On Fri, May 27, 2011 at 7:29 PM, Morten Kloster <morklo_at_gmail.com> wrote:
> On Fri, May 27, 2011 at 3:13 PM, Julian Foad <julian.foad_at_wandisco.com> wrote:
>> On Fri, 2011-05-27 at 13:32 +0200, Johan Corveleyn wrote:
>>> On Fri, May 27, 2011 at 12:47 PM, Fuhrmann Stefan (ETAS/ESA1)
>>> <Stefan.Fuhrmann_at_etas.com> wrote:
>>> > Morten Kloster wrote:
>>> >> [[[
>>> >> Simpler/faster LCS algorithm in libsvn_diff by elimination of idx.
>>> >>* subversion/libsvn_diff/lcs.c
>>> >> (svn_diff__snake_t): Removed idx parameter (always 0)
>>> >> (svn_diff__lcs_t): Removed idx variable (always 0) , let d have either
>>> >> sign, and moved the origo of fp by d. New version no longer chooses
>>> >> the shorter file as the "original", and can thus give different LCS's
>>> >> depending on the order of the input files even when the files have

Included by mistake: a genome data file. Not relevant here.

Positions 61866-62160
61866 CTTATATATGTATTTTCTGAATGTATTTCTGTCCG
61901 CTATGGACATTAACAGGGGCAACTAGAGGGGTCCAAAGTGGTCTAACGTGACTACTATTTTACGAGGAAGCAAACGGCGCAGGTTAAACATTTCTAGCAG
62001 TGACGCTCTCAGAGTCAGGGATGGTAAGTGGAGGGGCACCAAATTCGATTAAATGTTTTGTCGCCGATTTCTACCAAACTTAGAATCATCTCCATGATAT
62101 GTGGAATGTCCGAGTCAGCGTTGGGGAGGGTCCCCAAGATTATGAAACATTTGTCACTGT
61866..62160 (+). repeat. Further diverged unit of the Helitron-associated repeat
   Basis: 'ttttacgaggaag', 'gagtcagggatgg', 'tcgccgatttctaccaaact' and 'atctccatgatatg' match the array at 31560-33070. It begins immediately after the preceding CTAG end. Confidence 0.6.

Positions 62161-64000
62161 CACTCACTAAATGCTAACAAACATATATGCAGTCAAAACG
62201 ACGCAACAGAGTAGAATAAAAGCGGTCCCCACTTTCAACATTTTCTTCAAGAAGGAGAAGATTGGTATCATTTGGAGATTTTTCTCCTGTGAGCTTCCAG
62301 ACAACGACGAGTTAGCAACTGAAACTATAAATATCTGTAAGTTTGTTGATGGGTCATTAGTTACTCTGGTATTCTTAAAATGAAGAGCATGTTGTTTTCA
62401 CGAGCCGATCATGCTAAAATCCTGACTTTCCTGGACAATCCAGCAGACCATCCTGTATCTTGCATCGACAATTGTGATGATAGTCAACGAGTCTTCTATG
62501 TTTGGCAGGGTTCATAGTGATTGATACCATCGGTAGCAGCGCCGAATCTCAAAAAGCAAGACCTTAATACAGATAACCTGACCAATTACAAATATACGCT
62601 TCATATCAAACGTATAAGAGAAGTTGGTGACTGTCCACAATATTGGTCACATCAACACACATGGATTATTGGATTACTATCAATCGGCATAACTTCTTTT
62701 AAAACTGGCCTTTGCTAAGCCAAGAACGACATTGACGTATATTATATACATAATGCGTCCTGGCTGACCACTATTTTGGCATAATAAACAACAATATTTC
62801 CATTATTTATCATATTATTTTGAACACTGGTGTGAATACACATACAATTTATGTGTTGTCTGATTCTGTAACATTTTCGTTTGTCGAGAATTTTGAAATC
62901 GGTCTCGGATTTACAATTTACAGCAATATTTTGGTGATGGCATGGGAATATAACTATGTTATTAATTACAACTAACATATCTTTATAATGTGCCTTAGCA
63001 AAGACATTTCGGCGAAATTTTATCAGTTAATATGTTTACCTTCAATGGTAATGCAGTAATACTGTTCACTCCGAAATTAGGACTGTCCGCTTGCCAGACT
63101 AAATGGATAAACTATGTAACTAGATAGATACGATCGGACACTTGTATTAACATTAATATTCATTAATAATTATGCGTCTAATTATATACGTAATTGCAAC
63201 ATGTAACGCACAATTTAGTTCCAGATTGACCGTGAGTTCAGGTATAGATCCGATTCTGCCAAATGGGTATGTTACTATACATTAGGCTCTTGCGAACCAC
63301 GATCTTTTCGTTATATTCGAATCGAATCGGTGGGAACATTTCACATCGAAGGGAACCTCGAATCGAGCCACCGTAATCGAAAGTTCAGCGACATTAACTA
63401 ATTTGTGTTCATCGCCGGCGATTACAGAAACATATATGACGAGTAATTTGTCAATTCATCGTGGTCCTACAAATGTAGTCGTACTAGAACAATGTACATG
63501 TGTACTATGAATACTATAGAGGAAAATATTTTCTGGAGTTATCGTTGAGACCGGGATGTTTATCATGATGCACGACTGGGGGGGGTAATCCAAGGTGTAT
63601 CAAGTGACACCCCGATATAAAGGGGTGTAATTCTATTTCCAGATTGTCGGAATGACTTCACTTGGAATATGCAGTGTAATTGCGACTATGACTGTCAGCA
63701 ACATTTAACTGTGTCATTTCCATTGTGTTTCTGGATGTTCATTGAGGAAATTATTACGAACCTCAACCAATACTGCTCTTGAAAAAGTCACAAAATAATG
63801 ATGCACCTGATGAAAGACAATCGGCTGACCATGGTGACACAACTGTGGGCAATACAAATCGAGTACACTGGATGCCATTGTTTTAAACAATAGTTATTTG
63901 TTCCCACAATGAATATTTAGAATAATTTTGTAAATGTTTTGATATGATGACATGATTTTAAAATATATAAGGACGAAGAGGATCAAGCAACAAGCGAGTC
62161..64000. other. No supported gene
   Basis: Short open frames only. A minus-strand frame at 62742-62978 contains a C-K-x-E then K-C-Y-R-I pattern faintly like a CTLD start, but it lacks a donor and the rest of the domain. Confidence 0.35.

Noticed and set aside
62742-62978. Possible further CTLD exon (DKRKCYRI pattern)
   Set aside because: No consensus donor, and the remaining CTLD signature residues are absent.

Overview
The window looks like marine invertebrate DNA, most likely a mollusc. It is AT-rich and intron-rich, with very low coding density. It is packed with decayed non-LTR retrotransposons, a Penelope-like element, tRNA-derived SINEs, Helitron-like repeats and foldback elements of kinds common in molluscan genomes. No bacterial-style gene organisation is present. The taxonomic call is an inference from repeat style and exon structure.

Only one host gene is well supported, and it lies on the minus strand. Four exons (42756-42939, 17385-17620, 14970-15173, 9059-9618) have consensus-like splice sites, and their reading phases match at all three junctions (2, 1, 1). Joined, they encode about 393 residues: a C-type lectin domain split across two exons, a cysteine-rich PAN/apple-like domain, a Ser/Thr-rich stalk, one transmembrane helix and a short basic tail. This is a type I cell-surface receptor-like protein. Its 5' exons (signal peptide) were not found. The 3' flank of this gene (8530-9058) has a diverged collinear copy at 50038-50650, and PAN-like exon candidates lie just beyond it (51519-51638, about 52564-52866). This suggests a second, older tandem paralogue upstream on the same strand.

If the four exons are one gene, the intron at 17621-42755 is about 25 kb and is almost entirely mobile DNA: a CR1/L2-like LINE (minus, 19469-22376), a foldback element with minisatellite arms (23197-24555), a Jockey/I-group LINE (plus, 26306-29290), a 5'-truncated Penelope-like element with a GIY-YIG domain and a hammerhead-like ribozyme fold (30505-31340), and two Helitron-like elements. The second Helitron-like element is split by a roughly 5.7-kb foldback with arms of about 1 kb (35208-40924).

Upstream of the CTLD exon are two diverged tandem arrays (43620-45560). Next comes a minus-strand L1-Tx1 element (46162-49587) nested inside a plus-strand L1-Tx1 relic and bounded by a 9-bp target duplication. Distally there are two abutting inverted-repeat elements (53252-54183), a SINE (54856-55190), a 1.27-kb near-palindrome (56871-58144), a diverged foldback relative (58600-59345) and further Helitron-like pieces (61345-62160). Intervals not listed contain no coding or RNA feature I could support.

>>> >> different lengths. Speed is ~15% faster for core lcs algorithm.
>>> > Hi Morten,
>>> > Thank you very much for the patch. From what I have seen,
>>> > it should be correct (haven't applied & tested it, yet).
>>> >> The old version of the LCS algorithm started at k=0 and ended at
>>> >> k=d, where d is the length difference of the two files. d was required
>>> >> to be positive. It is more efficient to start at k=(-)d and end at 0 (since
>>> >> ending the loops at 0 allows for faster comparisons), and this also
>>> >> makes it easy to let d have either sign, which makes the idx variable
>>> >> unnecessary, further increasing speed by eliminating a parameter
>>> >> to the frequently called function svn_diff__snake_t. The sign of d